Our attorneys have experience in all facets of real estate law and commercial and residential real estate transactions. From single-asset transactions to the largest multi-site deals, we provide a broad range of legal proficiency, experience and practical knowledge to its clients across a broad range of issues relating to real property. In addition, our real estate litigation attorneys bring suits to quiet title, and defend homeowners in foreclosure actions.
We represent private parties, corporate entities, partnerships, small businesses, entrepreneurs, and developers in the business of financing, developing, owning, managing and operating real estate assets.
Our services include:
- Acquisitions and Dispositions
- Complex Commercial Leasing (Tenant and Landlord Representation)
- Workouts & Foreclosures
- Land Use and Zoning
- Real Estate Litigation
- Property Tax Appeals
A foreclosure is a process in which a lender or creditor enforces his/her rights over a mortgaged estate and assumes ownership due to failure of a borrower to pay the mortgage. The lender only forecloses the property if the borrower has failed to pay back the loan in full. The foreclosure process has differences from State to State, depending on whether the State uses mortgages or deeds of trust, for the purchase of real property.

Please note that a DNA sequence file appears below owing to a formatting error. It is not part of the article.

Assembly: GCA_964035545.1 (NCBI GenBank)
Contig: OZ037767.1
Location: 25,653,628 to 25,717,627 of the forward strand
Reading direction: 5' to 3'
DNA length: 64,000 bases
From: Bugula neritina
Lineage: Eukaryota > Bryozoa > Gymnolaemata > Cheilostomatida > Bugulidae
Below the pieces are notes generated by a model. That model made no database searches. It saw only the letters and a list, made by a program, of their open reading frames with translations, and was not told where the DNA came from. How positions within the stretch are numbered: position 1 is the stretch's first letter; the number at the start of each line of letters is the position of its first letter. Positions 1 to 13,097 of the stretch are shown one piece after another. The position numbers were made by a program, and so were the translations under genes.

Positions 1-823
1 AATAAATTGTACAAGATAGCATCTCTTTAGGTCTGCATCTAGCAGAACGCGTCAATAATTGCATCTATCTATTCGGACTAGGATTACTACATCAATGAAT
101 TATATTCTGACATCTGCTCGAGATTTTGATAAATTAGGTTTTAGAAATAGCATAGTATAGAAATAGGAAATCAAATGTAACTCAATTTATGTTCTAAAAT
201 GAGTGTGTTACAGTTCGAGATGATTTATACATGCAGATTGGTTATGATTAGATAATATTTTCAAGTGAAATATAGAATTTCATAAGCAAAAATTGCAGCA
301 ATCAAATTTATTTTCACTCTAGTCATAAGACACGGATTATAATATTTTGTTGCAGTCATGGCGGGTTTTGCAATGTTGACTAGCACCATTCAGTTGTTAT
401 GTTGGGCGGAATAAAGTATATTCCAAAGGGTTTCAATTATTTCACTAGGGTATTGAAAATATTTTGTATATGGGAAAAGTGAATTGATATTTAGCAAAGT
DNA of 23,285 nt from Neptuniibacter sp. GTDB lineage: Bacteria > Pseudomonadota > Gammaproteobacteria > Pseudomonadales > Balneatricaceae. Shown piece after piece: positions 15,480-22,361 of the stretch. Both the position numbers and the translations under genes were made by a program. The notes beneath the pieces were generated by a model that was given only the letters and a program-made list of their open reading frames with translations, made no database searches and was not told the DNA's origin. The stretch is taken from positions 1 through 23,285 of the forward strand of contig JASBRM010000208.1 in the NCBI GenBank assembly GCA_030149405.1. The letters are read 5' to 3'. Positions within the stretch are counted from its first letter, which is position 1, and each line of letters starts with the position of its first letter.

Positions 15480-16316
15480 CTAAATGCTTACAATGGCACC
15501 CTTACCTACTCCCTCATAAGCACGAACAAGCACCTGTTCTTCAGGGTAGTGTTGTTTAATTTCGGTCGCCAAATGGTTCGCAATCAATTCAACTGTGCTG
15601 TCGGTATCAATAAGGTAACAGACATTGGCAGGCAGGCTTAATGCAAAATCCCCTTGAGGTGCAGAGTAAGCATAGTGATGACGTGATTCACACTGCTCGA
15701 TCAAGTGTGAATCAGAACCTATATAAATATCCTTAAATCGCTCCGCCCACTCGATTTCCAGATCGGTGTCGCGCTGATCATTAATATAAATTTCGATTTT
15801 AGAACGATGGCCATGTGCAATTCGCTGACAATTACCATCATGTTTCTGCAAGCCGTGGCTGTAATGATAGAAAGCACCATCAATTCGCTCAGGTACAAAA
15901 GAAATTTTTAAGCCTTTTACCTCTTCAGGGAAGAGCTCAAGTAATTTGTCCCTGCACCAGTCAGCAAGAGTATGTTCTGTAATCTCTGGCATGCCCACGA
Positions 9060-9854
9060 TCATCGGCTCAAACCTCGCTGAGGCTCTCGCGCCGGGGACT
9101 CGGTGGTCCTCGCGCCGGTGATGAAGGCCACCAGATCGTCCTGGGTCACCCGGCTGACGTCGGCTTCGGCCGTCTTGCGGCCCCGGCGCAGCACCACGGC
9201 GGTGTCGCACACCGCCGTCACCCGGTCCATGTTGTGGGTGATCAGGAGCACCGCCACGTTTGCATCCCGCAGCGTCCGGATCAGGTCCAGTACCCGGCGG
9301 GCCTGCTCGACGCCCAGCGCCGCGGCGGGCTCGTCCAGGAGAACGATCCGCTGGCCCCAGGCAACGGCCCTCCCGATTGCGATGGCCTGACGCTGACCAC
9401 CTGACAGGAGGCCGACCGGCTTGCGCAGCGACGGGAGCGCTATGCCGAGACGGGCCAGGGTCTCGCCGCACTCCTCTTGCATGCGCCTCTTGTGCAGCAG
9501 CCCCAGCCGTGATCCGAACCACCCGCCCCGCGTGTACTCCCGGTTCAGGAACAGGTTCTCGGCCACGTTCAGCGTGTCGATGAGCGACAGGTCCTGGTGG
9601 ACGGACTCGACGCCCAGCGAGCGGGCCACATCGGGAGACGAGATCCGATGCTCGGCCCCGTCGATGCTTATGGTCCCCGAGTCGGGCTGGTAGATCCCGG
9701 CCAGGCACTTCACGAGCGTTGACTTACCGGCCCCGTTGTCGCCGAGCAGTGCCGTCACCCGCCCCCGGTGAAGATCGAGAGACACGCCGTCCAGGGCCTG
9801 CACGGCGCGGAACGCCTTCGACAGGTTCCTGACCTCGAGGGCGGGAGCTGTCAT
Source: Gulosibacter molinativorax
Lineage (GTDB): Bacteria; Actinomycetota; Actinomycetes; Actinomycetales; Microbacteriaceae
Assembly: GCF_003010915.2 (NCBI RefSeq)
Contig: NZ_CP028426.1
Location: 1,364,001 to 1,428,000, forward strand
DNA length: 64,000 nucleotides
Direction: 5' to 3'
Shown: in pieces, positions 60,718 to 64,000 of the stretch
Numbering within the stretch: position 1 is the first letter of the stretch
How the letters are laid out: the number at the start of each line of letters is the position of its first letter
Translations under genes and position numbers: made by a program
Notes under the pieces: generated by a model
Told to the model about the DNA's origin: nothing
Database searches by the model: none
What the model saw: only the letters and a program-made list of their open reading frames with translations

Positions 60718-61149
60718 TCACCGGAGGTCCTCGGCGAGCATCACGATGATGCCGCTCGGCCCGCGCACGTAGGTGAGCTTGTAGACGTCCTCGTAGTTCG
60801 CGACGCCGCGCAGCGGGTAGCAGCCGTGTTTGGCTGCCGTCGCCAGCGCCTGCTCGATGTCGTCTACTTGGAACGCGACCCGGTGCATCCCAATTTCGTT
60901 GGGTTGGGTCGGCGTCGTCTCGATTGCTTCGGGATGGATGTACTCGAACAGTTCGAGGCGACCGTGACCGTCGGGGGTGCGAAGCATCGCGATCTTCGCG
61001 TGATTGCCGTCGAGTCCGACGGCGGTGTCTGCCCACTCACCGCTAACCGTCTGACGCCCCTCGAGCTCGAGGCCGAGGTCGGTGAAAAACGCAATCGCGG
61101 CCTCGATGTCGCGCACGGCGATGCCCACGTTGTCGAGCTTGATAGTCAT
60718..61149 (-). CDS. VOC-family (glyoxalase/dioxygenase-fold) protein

The documents are known as the mortgage, note, and in a commercial transaction, a security agreement. Sometimes the mortgage document is combined with the security agreement. A mortgage, which is not a loan, is filed to evidence the underlying debt and terms of repayment, which is set forth in the note.
The bank has a claim on the house if the homebuyer defaults on paying the mortgage. The mortgagor is the borrower (the homebuyer) while the mortgagee is the lender (the Bank). A deed of trust is similar to a mortgage, but it pledges real property to secure a loan. The trustor is the borrower, the beneficiary is the lender, and the trustee is a third party that holds legal title to the property.